• The group commented that recoveries from VAMS were better than from DBS and concluded that this was possibly due to the difference in the two materials and their intermolecular properties.

    • It has been historically shown that % hematocrit affected % bias so the group aims to conduct follow-up work to investigate this.

  • The assay was tested on 30 patients:

    • The mean concentration measured on VAMS compared to DBS was slightly higher but statistical analysis proved this not to be significant.

    • Two patients showed low END levels.

    • The group concluded that both VAMS and DBS could be used to examine TAM and its metabolites for TDM, but they would need to conduct bridging between traditional venous (plasma / serum) and capillary samples as there may be a difference in concentrations due to the presence of the hematocrit.

Neoteryx Comments

This study demonstrates how dried blood microsamples can be used for therapeutic drug monitoring (TDM) research and potential deployment. Although the results in this study showed that both DBS and VAMS microsampling techniques could be used, it must be noted that whole spot extraction was conducted on the DBS spots from pre-pipetted samples.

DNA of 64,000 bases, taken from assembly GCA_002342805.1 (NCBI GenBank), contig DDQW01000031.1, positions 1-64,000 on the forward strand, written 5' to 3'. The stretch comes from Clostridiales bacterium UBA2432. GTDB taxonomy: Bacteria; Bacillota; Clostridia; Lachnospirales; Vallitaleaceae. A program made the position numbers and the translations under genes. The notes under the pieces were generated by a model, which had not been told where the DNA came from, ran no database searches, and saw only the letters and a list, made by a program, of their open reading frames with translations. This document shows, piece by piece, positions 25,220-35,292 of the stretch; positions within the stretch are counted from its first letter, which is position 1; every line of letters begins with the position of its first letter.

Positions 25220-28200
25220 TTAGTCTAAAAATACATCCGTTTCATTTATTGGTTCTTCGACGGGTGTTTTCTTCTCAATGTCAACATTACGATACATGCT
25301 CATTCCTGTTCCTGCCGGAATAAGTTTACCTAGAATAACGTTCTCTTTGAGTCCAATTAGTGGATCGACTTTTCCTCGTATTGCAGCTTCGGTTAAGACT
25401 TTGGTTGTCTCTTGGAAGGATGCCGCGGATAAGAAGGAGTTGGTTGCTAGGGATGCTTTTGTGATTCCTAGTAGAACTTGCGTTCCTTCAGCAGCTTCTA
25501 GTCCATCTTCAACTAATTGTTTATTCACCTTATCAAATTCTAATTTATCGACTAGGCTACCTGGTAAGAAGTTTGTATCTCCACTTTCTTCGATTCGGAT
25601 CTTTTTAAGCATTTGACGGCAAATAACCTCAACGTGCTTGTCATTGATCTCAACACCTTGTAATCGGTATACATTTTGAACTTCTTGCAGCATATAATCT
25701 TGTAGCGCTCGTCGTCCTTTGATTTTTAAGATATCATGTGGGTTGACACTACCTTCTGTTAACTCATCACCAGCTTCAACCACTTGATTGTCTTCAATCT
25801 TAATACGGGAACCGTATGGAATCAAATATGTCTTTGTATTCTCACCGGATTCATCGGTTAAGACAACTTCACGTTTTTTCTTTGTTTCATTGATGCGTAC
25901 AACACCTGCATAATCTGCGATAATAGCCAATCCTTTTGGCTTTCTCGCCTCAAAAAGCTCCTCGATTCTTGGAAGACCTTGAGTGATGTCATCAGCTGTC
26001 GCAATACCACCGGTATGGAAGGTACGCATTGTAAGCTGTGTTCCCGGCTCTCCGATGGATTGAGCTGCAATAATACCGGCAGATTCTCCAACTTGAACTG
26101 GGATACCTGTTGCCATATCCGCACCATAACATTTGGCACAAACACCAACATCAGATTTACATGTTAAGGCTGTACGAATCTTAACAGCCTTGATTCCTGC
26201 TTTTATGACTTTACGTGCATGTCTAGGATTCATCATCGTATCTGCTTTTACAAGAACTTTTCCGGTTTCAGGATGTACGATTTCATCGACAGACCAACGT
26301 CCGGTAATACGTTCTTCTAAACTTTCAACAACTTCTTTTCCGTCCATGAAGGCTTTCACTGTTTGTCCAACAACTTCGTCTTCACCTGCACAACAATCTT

This would be more of a limitation to those self-collecting or for people collecting blood without training on how to use a pipettor. In contrast, sample collection with VAMS devices can be conducted by practically anyone, anywhere.

Finally, as highlighted by the authors, it would be very important to conduct a bridging study to ensure the equivalence between wet plasma / serum and dried blood. Indeed, blood to plasma partitioning has been highlighted and discussed in much of the literature describing studies that compared traditional sampling to dried blood microsampling.

For example, in 2021 Ugo de Grazia et al, reviewed VAMS TDM literature of antiseizure medications (ASMs) where blood to plasma ratios were compared from different studies. They stated that for those ASMs where the blood/plasma ratio deviates from 1, a correction factor is needed to calculate a plasma concentration equivalent.

This article was summarized for our readers by James Rudge, PhD, Neoteryx Technical Director. This is curated content. To learn more about the important research outlined in this blog, visit the original article in Heliyon.

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For more information on how Neoteryx microsampling products from Trajan help researchers, visit our Technical Resource Library.

Image Credits: iStock, Neoteryx, Trajan